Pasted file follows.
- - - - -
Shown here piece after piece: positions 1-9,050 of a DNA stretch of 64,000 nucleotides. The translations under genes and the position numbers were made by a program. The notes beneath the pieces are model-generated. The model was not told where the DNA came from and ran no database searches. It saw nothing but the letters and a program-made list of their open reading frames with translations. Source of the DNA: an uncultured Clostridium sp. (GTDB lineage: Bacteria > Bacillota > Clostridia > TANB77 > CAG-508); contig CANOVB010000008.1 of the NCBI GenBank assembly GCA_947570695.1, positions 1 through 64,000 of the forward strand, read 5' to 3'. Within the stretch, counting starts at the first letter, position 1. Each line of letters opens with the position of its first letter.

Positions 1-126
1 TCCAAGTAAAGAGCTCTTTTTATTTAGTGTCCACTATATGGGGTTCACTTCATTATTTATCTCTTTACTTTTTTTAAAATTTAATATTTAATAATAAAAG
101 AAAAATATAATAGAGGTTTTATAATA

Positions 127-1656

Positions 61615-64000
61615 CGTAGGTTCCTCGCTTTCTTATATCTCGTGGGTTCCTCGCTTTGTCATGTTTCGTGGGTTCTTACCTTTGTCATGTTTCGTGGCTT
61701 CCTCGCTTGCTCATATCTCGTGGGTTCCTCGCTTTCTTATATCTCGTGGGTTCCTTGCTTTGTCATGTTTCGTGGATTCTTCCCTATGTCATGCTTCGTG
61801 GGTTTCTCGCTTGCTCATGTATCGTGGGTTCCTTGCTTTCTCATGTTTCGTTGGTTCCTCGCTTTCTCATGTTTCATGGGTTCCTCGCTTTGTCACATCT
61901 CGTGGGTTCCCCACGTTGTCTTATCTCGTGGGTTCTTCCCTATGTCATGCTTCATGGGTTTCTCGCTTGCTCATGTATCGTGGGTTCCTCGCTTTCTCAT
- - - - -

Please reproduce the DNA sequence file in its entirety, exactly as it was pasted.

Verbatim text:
Shown here piece after piece: positions 1-9,050 of a DNA stretch of 64,000 nucleotides. The translations under genes and the position numbers were made by a program. The notes beneath the pieces are model-generated. The model was not told where the DNA came from and ran no database searches. It saw nothing but the letters and a program-made list of their open reading frames with translations. Source of the DNA: an uncultured Clostridium sp. (GTDB lineage: Bacteria > Bacillota > Clostridia > TANB77 > CAG-508); contig CANOVB010000008.1 of the NCBI GenBank assembly GCA_947570695.1, positions 1 through 64,000 of the forward strand, read 5' to 3'. Within the stretch, counting starts at the first letter, position 1. Each line of letters opens with the position of its first letter.

Positions 1-126
1 TCCAAGTAAAGAGCTCTTTTTATTTAGTGTCCACTATATGGGGTTCACTTCATTATTTATCTCTTTACTTTTTTTAAAATTTAATATTTAATAATAAAAG
101 AAAAATATAATAGAGGTTTTATAATA

Positions 127-1656

Positions 61615-64000
61615 CGTAGGTTCCTCGCTTTCTTATATCTCGTGGGTTCCTCGCTTTGTCATGTTTCGTGGGTTCTTACCTTTGTCATGTTTCGTGGCTT
61701 CCTCGCTTGCTCATATCTCGTGGGTTCCTCGCTTTCTTATATCTCGTGGGTTCCTTGCTTTGTCATGTTTCGTGGATTCTTCCCTATGTCATGCTTCGTG
61801 GGTTTCTCGCTTGCTCATGTATCGTGGGTTCCTTGCTTTCTCATGTTTCGTTGGTTCCTCGCTTTCTCATGTTTCATGGGTTCCTCGCTTTGTCACATCT
61901 CGTGGGTTCCCCACGTTGTCTTATCTCGTGGGTTCTTCCCTATGTCATGCTTCATGGGTTTCTCGCTTGCTCATGTATCGTGGGTTCCTCGCTTTCTCAT